TUSCON, Ariz. -- U.S. cotton producers intend to plant 14.44 million acres of cotton in 2006, a 1.7 percent increase from 2005, according to the National Cotton Council’s annual early season planting intentions survey. The results of the survey were released at the council’s annual meeting.
The slight increase in acres masks a significant change in the West, where Arizona, California and New Mexico cotton growers have indicated that they will reduce upland cotton acres by 23 percent from 2005, while increasing plantings of extra long staple cotton. Noted Stephen Slinsky, the NCC’s senior economist, “ELS prices have remained strong relative to upland prices.”
The NCC survey was mailed in mid-December to about one-third of the producers across the 17-state Cotton Belt. Slinsky said that on average, the survey has been within plus or minus 5 percent of actual plantings, as reported by USDA.
Upland cotton intentions are 14.12 million acres, an increase of 1.4 percent from 2005 plantings of 13.93 million acres. ELS intentions of 312,000 acres represent a 15.2 percent increase from 2005.
With estimated abandonment of 9 percent, total upland and ELS harvested area would be about 13.09 million acres. Applying state-level yield assumptions to projected harvested acres generates a cotton crop of 21.41 million bales. For 2006, the upland crop is projected at 20.59 million bales, while the ELS crop is pegged at 827,000 bales. In 2005, total production was 23.72 million bales.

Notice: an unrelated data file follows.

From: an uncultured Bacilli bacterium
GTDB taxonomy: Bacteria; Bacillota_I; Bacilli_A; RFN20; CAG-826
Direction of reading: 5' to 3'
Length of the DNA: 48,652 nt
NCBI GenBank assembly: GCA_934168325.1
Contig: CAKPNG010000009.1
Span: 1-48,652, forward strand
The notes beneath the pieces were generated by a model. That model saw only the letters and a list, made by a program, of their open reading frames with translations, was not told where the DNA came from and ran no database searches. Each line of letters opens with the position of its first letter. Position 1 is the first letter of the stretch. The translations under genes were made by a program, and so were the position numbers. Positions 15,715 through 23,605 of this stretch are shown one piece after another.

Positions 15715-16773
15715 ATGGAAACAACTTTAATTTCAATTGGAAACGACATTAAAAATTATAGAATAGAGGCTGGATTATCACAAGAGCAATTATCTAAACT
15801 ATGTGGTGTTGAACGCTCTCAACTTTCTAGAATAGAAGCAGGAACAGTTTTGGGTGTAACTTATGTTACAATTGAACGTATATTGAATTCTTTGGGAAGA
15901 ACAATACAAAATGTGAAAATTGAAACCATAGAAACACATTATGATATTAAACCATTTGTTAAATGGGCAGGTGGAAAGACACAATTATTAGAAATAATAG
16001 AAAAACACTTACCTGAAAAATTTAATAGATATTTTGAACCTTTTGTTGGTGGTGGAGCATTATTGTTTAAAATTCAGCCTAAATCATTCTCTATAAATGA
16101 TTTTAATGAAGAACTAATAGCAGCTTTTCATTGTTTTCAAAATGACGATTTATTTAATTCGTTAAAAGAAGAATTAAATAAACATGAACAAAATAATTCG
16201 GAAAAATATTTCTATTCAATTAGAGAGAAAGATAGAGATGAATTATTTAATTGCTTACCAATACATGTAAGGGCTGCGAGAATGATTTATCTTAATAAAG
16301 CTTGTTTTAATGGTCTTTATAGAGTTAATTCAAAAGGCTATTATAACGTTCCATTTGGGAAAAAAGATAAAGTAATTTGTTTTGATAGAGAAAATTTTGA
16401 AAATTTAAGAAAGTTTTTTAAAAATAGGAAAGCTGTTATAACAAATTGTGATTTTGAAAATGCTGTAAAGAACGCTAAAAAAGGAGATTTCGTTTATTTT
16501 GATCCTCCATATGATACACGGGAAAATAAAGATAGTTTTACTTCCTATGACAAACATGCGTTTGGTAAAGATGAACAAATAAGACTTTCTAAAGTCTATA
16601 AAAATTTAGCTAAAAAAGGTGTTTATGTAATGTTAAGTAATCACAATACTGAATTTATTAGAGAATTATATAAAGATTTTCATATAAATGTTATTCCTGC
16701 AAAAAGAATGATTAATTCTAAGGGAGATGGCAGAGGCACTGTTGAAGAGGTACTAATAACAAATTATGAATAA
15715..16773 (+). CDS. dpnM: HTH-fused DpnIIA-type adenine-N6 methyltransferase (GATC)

Assuming average seed-to-lint ratios, cotton seed production for 2006 is projected at 7.66 million tons, down from 8.5 million tons last year.
Slinsky said that final acreage decisions will be heavily influenced by expected returns of cotton and competing crops. “However, this year producers are paying special attention to higher fuel and fertilizer costs and soil moisture conditions.”
Based on survey results, the Southeast, Mid-South and Southwest regions show intended upland cotton planting increases of 3.3 percent, 6.2 percent and 0.3 percent, respectively.
According to the survey, all Southeastern states except Alabama indicate higher acreage than 2005. Alabama’s reported acreage decline of 0.5 percent indicates a shift from cotton to corn and soybeans, while increased cotton acreage in other Southeast states appear to come at the expense of peanuts, according to Slinsky.
In the Mid-South, the sharp increase in fertilizer prices is causing growers to shift away from nitrogen-intensive crops such as corn and rice, and moving some of those acres to cotton. And favorable cotton yields over the past two years have boosted expectations on cotton returns, noted Slinsky.
The Southwest shows a modest increase in acres due to higher acreage in Kansas and Oklahoma. Texas growers are lacking the moisture enjoyed last year and indicated they will plant 19,000 fewer acres in 2006.